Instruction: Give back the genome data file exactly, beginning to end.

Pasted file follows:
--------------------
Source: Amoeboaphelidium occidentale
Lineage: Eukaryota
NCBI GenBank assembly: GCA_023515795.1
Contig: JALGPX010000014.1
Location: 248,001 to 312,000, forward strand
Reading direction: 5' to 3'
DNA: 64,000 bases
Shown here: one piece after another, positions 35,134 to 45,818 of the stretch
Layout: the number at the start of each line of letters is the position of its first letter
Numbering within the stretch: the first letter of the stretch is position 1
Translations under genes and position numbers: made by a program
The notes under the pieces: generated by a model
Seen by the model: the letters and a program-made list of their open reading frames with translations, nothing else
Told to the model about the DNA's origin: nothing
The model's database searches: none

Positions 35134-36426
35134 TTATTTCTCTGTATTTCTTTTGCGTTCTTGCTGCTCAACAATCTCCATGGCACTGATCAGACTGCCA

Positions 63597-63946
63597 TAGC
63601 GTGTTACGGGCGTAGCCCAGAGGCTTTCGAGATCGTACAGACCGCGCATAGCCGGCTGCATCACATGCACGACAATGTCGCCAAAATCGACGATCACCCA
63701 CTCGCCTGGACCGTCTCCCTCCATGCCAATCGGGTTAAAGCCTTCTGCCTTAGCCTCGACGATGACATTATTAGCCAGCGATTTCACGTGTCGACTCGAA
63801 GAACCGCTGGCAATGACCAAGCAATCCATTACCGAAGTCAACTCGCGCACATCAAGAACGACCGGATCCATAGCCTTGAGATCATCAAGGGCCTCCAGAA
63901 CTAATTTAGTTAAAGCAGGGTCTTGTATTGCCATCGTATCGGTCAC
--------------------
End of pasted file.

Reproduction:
Source: Amoeboaphelidium occidentale
Lineage: Eukaryota
NCBI GenBank assembly: GCA_023515795.1
Contig: JALGPX010000014.1
Location: 248,001 to 312,000, forward strand
Reading direction: 5' to 3'
DNA: 64,000 bases
Shown here: one piece after another, positions 35,134 to 45,818 of the stretch
Layout: the number at the start of each line of letters is the position of its first letter
Numbering within the stretch: the first letter of the stretch is position 1
Translations under genes and position numbers: made by a program
The notes under the pieces: generated by a model
Seen by the model: the letters and a program-made list of their open reading frames with translations, nothing else
Told to the model about the DNA's origin: nothing
The model's database searches: none

Positions 35134-36426
35134 TTATTTCTCTGTATTTCTTTTGCGTTCTTGCTGCTCAACAATCTCCATGGCACTGATCAGACTGCCA

Positions 63597-63946
63597 TAGC
63601 GTGTTACGGGCGTAGCCCAGAGGCTTTCGAGATCGTACAGACCGCGCATAGCCGGCTGCATCACATGCACGACAATGTCGCCAAAATCGACGATCACCCA
63701 CTCGCCTGGACCGTCTCCCTCCATGCCAATCGGGTTAAAGCCTTCTGCCTTAGCCTCGACGATGACATTATTAGCCAGCGATTTCACGTGTCGACTCGAA
63801 GAACCGCTGGCAATGACCAAGCAATCCATTACCGAAGTCAACTCGCGCACATCAAGAACGACCGGATCCATAGCCTTGAGATCATCAAGGGCCTCCAGAA
63901 CTAATTTAGTTAAAGCAGGGTCTTGTATTGCCATCGTATCGGTCAC